He Doesn’t Care, But I Do

My Son Doesn’t Care That He Is Being Teased, But I Do

My son gets teased at school and he doesn’t even care. Honestly, it’s one of the coolest things about him, but then, he’s a pretty cool kid.

At 11 years old and just starting middle school, he loves his new school and loves learning new things. He gets up without a fight while other kids hit the snooze alarm. He participates in class while other kids slump at their desks and roll their eyes. He and his buddies talk about Pokemon passionately while other kids talk about last night’s game. He wears nice jeans and a crisp dress shirt buttoned to the top button, while other kids wear gym clothes. He knows all these things make him different; he just doesn’t care.

One time, I suggested perhaps we could go out and buy him some Under Armour sweatshirts, in case he wanted to blend in a little more at school. His response, “You don’t like my clothes, Mom?” It would never occur to my son to wear gym clothes when he doesn’t like them just so he could fit in. Fit in with who? The kids who are teasing him? I realize he is absolutely right and I need to start taking my cues from him.

So, when he comes home from school and casually mentions some kids have been teasing him, he’s hardly fazed.

His attitude? So what if people call me a nerd? I am a nerd. Nerds rule the world! Why would I care if some kid I don’t even like makes fun of me for liking Pokemon? It’s not like I’m going to stop liking what I like to impress some kid who is being mean. Why would I want to impress a mean kid?

My Son Gets Teased

He doesn’t care that he’s being teased . . . but I do.

It makes me feel ragey and sad and out of control. I want to go down to that school and shake these kids. I want to find out who their parents are and ask them what the hell is wrong with their children.

But here’s the thing, these kids have just left the safe bubble of elementary school and have entered an entirely new world. They are at an age when they are more focused on what their friends think and concerned about fitting in. They aren’t villains; they are trying out being mean.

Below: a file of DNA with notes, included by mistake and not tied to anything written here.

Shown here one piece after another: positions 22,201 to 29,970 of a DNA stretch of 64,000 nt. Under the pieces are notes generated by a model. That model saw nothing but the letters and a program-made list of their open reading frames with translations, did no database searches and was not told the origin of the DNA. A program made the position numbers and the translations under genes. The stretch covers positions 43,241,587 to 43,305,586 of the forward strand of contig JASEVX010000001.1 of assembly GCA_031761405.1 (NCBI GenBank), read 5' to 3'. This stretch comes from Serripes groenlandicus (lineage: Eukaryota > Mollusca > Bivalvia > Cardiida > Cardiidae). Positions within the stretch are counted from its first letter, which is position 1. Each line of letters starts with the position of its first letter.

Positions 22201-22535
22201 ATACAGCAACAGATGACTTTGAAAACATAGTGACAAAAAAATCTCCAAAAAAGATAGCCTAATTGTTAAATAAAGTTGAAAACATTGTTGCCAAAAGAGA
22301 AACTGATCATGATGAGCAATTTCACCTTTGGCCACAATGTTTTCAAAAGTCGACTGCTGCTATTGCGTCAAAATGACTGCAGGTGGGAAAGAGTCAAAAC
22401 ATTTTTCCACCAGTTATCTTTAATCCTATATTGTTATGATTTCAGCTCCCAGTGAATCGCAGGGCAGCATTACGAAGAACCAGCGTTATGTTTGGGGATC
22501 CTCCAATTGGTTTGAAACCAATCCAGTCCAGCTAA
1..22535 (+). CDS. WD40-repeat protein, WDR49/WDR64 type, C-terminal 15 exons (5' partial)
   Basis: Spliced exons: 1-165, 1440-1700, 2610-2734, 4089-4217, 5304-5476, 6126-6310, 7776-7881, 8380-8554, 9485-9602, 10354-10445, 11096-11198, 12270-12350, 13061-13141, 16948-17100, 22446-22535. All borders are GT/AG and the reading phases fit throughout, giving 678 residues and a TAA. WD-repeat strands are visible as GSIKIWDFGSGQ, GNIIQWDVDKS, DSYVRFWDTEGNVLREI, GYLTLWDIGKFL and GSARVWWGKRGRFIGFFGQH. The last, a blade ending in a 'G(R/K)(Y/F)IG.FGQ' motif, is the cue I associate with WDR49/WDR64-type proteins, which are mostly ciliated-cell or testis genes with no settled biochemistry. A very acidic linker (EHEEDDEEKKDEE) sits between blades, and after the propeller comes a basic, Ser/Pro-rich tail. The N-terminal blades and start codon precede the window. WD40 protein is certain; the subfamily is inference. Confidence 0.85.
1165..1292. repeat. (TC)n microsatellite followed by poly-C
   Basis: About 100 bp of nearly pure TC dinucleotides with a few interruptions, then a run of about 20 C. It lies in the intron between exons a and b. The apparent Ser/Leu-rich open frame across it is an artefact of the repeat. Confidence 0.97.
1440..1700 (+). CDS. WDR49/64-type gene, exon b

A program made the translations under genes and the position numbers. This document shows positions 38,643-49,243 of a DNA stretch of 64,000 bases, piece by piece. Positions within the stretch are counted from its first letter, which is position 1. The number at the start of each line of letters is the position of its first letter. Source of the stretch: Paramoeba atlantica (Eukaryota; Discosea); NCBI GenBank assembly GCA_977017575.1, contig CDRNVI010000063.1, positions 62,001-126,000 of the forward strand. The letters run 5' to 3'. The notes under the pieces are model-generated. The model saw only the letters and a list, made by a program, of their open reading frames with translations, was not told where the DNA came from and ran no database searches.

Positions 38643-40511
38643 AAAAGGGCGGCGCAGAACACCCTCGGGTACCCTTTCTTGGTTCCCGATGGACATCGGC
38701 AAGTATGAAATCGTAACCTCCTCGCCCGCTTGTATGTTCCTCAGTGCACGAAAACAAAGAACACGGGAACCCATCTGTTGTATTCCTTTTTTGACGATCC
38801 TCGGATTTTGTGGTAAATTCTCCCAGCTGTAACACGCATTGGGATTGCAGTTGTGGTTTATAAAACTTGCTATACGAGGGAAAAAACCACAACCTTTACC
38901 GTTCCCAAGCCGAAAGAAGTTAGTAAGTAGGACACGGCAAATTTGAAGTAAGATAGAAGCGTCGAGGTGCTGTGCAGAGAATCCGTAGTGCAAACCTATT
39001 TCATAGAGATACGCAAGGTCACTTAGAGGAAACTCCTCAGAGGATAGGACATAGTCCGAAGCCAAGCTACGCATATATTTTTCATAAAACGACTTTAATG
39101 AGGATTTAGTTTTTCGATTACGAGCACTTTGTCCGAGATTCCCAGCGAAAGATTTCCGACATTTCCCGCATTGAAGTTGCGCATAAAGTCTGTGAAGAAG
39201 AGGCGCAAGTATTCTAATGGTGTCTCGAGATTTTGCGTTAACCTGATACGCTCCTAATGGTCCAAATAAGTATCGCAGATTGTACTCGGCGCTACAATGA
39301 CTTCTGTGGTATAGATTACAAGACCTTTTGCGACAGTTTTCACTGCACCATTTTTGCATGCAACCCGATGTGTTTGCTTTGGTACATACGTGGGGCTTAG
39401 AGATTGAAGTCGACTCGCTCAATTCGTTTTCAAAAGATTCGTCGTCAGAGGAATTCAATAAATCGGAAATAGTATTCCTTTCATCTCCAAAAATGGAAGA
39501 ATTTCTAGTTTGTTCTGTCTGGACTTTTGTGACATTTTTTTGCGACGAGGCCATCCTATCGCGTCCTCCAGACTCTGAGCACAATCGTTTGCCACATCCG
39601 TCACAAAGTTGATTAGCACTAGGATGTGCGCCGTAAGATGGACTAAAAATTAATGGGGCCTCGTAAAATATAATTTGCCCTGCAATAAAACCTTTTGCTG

Here’s the other thing—I’m pretty happy with how I turned out. I am confident in who I am and I know my way around a confrontation. I doubt I would have turned out that way had my mother come to school and wagged her finger in a few kids’ faces. I wouldn’t be the person I am now had I never suffered at the words and actions of pre-teens in middle school. I learned from those experiences. They made me who I am.

Now I‘m left with anger and sadness and hurt for my son. He can shake off being teased, but as his mom I can’t. I just can’t.

My solution? I need to let myself be sad about it. I need to let myself feel all the anger and sadness and well, the unfairness of it all. I need to see that this is another step he is taking away from me, deeper and deeper into a world I have little control over.

So I did just that.

I poured my heart out to God and told Him everything. I cried. And I felt better. Giving myself permission to feel these things was just what I needed.

For now, I continue to check in with my son to make sure this is just teasing and not turning into bullying. I make sure he is still feeling like his quirky, confident self and is able to shake these moments off. And I pray. I pray God will use these negative experiences in my son’s life, work them to good, and use them to continue to mold my son into the amazing, self-assured, empathetic young man he is becoming.

originally published on Her View From Home


 Anne K. Metz is a freelance writer and mom of four, one son and triplet daughters. Originally a “helicopter mom” to her one and only, she was immediately cured of all pretenses of control with the birth of her triplets. She now identifies as a “I have no idea what I’m doing mom.” Being completely overwhelmed, she learned the very important lesson that no mom is perfect and all moms ought to be a little easier on themselves. She blogs at onceuponamom.net where she writes funny, inspirational, and sometimes poignant posts in an effort to lift other moms up. You can follow her on Facebook or Instagram.